Flash floods kill 2 in Colorado

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JAMESTOWN, Colo. — More than half a foot of rain deluged Boulder County, Colorado, overnight, setting off flooding and rock slides that collapsed homes, put dams at risk and killed at least two people.

One person died after being trapped in a collapsed building, in Jamestown, Boulder County spokeswoman Gabbie Boerkircher said.

The circumstances surrounding the other death weren’t clear early Thursday, but the Colorado Springs Fire Department said on Twitter that the body had been recovered by a “heavy rescue team.”

Numerous other buildings had collapsed, but it was unclear how many or if there were any other injuries, Boerkircher said. A rockslide was hampering access to the site.

About 20 miles north of Boulder, in Lyons, water was flowing over the top of five dams, Boerkircher said. The dams had not broken, but emergency officials were monitoring them very closely, she said.

Officials urged residents in the county of 305,000 people to stay home and off flooded and sometimes impassible roads. City and county offices, as well as the University of Colorado-Boulder — where minor flooding was reported — were closed Thursday.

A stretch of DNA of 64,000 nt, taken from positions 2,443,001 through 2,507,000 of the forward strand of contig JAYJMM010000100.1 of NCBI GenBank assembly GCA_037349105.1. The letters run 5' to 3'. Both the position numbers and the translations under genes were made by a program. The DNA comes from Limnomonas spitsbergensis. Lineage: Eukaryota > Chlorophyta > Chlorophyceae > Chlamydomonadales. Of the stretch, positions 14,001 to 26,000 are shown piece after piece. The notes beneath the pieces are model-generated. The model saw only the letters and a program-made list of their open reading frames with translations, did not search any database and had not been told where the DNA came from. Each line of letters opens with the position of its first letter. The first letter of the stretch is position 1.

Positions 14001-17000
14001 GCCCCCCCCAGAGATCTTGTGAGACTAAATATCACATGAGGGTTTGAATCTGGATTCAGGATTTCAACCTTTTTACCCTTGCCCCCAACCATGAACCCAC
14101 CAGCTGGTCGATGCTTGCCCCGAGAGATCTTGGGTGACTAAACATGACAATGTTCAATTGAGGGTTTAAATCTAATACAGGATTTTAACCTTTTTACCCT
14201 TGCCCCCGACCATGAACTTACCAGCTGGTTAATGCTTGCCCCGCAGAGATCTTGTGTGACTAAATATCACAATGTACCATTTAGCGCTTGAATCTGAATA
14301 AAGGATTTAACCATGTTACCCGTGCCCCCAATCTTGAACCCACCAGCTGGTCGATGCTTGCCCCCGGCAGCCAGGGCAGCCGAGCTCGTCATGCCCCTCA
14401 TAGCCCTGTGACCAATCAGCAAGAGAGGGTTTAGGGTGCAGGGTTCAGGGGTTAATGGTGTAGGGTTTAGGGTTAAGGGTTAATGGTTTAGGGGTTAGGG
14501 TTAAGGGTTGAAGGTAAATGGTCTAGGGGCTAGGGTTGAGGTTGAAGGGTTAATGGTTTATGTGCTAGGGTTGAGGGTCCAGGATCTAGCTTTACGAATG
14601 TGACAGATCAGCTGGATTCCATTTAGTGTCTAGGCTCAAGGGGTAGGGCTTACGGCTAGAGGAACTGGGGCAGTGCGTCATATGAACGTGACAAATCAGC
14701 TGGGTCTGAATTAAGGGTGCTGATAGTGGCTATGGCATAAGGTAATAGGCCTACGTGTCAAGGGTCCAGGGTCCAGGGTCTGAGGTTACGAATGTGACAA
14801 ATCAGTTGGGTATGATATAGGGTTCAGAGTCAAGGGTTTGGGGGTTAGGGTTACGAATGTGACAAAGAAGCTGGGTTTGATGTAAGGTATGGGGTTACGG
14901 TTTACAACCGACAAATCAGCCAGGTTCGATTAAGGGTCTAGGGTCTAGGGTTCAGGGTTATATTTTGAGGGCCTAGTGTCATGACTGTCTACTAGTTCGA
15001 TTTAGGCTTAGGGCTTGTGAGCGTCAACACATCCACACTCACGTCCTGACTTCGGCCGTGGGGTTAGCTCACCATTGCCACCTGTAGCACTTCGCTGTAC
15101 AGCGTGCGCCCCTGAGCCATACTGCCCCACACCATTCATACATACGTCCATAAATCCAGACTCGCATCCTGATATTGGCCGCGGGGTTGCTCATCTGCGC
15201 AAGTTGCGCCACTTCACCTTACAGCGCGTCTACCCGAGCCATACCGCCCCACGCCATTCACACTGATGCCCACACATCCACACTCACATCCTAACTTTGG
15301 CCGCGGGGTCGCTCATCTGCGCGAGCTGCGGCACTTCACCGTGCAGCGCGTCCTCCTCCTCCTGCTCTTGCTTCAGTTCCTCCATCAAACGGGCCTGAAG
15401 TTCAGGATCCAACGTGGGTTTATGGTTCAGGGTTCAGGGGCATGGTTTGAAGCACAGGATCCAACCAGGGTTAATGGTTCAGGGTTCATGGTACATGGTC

The school had to move more than 400 graduate students and research faculty members from family housing units because of flooding, according to a spokesman. The school also had to relocate 13 undergraduates from two residence halls, the spokesman said. No injuries were reported on campus.

The chaos is the result of the enormous rainfall overnight — around 7 inches in Boulder, according to CNN meteorologists.

“The rain, it almost feels like hail the drops are so thick,” University of Colorado-Boulder student Ryan Colla told CNN affiliate KUSA. “It just keeps coming and coming and when you think it’s going to subside, it’s going to rain down harder.

The sudden influx of water turned Boulder Creek — which runs through the city the university campus — into a high, fast, muddy and dangerous torrent, Colla told the station.

“It freaked us out,” he said.

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